Nod by Adrian Barnes

I was really, really torn on this book. On the one hand I really wanted to enjoy it… And as a whole I think I did… But on the other hand I spent a good portion of it wondering if it was meant to be this weirdly pretentious. 

Nod had a really good premise. Suddenly, everyone in the world stops sleeping- with some very rare exceptions- and things descend into chaos. The blurb tells us that after six days of no sleep psychosis sets in and after four weeks the body will die. So of course things go downhill quite rapidly.

I loved the beginning, and I absolutely loved the ending… It was the bit in the middle I couldn’t quite get my head around. The narrator is a writer, and his unpublished manuscript about obsolete phrases and words becomes the basis for a semi-cult that springs up in the chaos. For me, the leap between that book and the psychotic leader’s ramblings was a bit too great. Especially when I felt like the narrator (a Sleeper) seemed to be understanding what on earth was going on. But the story redeemed itself when those bits weren’t involved.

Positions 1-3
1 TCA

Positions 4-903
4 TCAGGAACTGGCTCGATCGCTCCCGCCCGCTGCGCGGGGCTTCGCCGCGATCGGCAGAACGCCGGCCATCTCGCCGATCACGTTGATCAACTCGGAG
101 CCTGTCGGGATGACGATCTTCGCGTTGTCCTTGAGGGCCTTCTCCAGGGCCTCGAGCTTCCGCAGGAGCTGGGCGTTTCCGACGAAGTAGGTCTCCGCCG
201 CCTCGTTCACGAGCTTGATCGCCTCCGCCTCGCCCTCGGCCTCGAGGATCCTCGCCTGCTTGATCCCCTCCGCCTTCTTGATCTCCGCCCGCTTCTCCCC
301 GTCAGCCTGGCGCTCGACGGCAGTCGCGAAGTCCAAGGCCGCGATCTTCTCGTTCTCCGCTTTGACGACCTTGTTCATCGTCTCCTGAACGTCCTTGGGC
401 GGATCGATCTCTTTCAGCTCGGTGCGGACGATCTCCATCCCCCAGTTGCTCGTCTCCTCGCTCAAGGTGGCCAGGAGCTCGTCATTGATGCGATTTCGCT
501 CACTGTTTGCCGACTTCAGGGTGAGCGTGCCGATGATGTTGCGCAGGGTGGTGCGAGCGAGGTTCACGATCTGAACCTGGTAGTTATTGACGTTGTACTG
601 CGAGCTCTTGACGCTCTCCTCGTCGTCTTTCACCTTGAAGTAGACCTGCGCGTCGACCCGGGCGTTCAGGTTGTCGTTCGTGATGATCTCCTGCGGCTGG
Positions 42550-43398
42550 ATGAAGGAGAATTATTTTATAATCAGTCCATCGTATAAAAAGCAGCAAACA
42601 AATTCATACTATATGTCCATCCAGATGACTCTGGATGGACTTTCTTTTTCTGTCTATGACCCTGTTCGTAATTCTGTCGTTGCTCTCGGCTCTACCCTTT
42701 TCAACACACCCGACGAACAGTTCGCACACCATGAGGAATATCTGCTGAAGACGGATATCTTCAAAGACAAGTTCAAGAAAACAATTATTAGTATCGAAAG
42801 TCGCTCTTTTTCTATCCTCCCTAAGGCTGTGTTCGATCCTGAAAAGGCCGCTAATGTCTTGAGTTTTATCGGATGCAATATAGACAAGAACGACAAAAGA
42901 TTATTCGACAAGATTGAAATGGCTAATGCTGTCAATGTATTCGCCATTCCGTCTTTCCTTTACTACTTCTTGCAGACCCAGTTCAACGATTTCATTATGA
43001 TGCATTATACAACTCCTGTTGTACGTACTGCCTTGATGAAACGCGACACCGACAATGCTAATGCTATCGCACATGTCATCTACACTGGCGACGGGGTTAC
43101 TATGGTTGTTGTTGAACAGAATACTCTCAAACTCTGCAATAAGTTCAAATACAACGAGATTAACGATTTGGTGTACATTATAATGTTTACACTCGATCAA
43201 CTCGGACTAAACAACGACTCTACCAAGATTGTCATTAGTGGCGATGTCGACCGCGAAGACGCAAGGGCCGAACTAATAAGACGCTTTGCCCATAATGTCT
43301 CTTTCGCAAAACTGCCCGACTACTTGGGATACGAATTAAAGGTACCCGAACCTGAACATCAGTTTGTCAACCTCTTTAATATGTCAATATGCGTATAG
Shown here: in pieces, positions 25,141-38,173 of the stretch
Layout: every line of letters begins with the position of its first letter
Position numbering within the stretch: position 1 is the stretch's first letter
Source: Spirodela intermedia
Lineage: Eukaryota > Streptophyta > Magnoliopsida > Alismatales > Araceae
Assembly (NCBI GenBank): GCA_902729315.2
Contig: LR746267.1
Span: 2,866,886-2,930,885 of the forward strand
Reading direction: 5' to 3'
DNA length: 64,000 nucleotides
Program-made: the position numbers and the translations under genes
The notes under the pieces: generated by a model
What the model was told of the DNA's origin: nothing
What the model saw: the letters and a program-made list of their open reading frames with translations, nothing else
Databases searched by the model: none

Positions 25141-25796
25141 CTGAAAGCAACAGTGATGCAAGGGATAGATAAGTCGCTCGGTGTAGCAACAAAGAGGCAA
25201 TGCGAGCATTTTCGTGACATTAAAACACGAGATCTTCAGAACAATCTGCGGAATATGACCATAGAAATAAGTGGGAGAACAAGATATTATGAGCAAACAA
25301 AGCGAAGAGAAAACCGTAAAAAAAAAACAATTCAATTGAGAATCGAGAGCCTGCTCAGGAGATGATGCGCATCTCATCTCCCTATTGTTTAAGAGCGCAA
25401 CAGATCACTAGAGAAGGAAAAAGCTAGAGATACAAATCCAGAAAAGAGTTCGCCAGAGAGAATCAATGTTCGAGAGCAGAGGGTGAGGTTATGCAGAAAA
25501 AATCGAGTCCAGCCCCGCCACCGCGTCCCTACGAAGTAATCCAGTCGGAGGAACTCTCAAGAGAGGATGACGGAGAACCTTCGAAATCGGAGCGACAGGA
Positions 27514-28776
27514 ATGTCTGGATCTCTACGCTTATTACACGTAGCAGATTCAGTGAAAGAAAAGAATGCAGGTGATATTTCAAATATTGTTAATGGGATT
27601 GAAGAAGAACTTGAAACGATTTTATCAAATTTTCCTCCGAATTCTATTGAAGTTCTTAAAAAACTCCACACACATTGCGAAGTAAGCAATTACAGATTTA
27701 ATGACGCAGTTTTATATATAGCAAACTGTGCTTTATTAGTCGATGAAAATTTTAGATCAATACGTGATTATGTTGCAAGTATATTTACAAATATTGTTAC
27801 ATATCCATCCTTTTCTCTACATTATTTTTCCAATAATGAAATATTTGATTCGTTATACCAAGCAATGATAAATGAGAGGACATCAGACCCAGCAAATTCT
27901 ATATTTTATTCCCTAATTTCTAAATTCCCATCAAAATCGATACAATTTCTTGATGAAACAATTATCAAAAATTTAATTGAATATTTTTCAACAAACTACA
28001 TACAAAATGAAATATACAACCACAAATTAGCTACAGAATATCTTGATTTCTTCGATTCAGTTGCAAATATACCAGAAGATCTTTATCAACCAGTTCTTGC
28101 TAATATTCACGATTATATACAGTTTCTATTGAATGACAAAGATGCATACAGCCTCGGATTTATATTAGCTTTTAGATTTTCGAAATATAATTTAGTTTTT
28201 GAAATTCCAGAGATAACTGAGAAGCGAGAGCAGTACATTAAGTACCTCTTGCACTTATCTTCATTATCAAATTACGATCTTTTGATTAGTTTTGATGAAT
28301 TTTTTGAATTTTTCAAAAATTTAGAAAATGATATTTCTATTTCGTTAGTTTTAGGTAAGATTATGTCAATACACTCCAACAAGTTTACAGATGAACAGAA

Paul, the narrator, wasn’t that likeable. And I didn’t particularly care about him and his non-sleeping girlfriend (neither did he, by all accounts) but I didn’t feel like I needed to like him. He was a pretentious arsehole, but who says pretentious arseholea can’t be the ones to survive the end of the world?

Nod is the second Canadian dystopia I’ve read (the first being the fantastic Station Eleven) so maybe I’m comparing it too harshly to what I’ve read before. I didn’t not enjoy it, and if you like dystopias I think it’s worth a read (or, if you’re a pretentious arsehole, maybe you’ll feel at one with Paul) but I possibly wouldn’t read it again.

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One thought on “Nod by Adrian Barnes

  1. I have to admit, this line made me laugh, “And I didn’t particularly care about him and his non-sleeping girlfriend (neither did he, by all accounts) but I didn’t feel like I needed to like him.”
    Thanks for the review!

    Like

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